May 24, 2015

Book Review || Heraclix & Pomp

Heraclix & Pomp
A Novel of the Fabricated and the Fey
Forrest Aguirre

Published: October 2014

Underland Press, hardcover, 285p.
ISBN: 978-1-63023-001-2

Heraclix and Pomp, Aguirre's first full-length novel, explores the ideas of identity and immortality through the eyes of a man-like golem and a time-bending fairy who can barely grasp the idea of now, much less the dangers of what's to come.

Before being sewn-together, Heraclix was dead—merely a pile of mismatched pieces, collected from the corpses of many troubled men. And Pomp was immortal—at least, so she thought. That was before her impossible near-murder at the hands of the necromancer, Heraclix's creator. But when playing God, even the smallest error is a gargantuan weakness. When the necromancer makes his, Heraclix and Pomp begin their epic flight.

As they travel from Vienna to Prague to Istanbul and, even, to Hell itself, they struggle to understand who and what they are: who was Heraclix before his death and rebirth? What is mortality, and why does it suddenly concern Pomp? As they journey through an unruly eighteenth century, they discover that the necromancer they thought dead might not be quite so after all. In fact, he may have sealed his immortality at the expense of everyone alive . . .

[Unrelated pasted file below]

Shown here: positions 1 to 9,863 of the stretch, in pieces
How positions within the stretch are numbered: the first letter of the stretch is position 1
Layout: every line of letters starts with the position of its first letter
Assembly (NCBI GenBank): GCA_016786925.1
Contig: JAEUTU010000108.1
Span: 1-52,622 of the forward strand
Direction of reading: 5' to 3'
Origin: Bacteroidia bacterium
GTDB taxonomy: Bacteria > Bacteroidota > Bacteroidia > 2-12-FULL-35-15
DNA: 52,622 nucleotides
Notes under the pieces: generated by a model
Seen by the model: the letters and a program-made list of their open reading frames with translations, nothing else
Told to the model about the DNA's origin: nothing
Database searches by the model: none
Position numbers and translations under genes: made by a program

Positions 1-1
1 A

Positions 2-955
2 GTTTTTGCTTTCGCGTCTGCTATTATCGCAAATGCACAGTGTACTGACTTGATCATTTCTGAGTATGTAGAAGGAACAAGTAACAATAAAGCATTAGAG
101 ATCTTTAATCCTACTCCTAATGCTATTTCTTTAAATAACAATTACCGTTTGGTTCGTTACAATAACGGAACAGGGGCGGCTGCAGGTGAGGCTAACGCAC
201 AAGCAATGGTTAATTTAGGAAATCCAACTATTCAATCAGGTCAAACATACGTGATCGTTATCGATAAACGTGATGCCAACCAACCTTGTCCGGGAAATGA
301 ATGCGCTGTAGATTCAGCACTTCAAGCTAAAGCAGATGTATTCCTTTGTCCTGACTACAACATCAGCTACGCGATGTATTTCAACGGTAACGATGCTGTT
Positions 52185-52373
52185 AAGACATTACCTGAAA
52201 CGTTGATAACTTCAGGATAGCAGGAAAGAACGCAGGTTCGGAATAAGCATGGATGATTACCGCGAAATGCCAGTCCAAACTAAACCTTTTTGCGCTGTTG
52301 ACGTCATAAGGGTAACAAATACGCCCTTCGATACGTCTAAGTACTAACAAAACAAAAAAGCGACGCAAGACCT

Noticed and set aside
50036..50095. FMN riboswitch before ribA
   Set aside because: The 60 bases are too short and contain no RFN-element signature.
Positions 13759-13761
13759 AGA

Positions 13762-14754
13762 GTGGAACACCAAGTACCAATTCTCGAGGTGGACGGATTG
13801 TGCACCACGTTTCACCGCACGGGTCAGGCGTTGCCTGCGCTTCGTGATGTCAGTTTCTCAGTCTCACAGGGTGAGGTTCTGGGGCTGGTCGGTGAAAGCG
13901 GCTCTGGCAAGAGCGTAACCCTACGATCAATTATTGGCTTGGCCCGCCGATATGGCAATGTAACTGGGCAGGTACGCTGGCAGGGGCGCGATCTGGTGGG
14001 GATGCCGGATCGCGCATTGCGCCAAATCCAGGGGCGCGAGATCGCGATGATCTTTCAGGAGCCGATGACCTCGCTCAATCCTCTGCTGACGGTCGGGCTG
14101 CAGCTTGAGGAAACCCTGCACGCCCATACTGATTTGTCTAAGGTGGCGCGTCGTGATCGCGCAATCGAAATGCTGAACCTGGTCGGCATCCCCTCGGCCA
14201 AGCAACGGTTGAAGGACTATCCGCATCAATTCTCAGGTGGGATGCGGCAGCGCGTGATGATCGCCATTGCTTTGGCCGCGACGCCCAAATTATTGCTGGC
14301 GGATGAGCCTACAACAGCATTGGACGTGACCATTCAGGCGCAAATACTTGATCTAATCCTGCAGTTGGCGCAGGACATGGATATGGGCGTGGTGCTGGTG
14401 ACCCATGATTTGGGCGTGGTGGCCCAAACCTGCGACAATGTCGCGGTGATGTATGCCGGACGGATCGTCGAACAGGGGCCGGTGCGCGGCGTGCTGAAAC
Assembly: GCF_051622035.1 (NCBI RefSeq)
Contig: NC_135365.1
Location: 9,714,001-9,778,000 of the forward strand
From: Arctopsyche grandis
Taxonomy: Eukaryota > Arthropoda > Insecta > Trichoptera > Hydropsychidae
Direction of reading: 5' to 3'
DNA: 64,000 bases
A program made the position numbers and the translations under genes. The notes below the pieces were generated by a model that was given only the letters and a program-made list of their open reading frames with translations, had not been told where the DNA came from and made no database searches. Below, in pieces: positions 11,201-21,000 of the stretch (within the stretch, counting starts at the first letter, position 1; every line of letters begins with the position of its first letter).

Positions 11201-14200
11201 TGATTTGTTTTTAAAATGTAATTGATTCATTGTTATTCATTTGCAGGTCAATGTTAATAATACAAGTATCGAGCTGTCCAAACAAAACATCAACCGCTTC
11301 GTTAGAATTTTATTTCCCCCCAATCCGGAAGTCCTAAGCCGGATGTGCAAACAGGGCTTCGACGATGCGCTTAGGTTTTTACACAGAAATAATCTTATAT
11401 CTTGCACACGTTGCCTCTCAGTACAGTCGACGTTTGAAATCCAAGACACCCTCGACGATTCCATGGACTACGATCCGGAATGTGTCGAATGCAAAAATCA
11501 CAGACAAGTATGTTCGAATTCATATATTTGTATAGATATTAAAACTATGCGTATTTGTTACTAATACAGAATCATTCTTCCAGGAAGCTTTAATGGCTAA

Heraclix and Pomp is a richly textured and decadent read, filled with Baroque ideology and Byzantine political intrigue. Fans of fantasy and historical fiction alike will revel in Aguirre's layered prose and vivid characterizations. Heraclix and Pomp brings the surreal and the macabre to one of history's most violent eras, and it does so in a voice sure to resonate among this season's best new releases.

NOTE: Minor spoilers mentioned in the review.

I bought this book for myself as a birthday present.  The cover is gorgeous, and once I'd read the synopsis on Book Depository I had to have it.   However, once it arrived I found myself putting it on my TBR shelves.  I kept picking it up, admiring the beautiful and detailed artwork on the cover, yet for some strange reason I just didn't want to read it.

Then yesterday I decided 'enough is enough!', and I pulled it out of my TBR stockpile.  Even then, it took me a little while to start reading it.  I don't know why I had such a hesitance about reading this book.  It's not long, it's in a genre I love, and since I hadn't spoiled myself by readin any reviews, what was I worried about?  

Famous last words.

I started reading.  The first dozen or so pages were great.  Then it went downhill from there.

The altercation between the sorcerer, the golem, and the fairy, the one that's hinted at on the front flap - and the one that I thought was going to be the climax of the book - was actually the beginning.  Really... REALLY!  There is also one HUGE mistake that I'd just like to mention right off the bat.  Heralix, one of the main protagonists, is not actually a golem.  He is NOT made from clay but is rather a Frankenstein monster who has been assembled from pieces of numerous corpses and reanimated.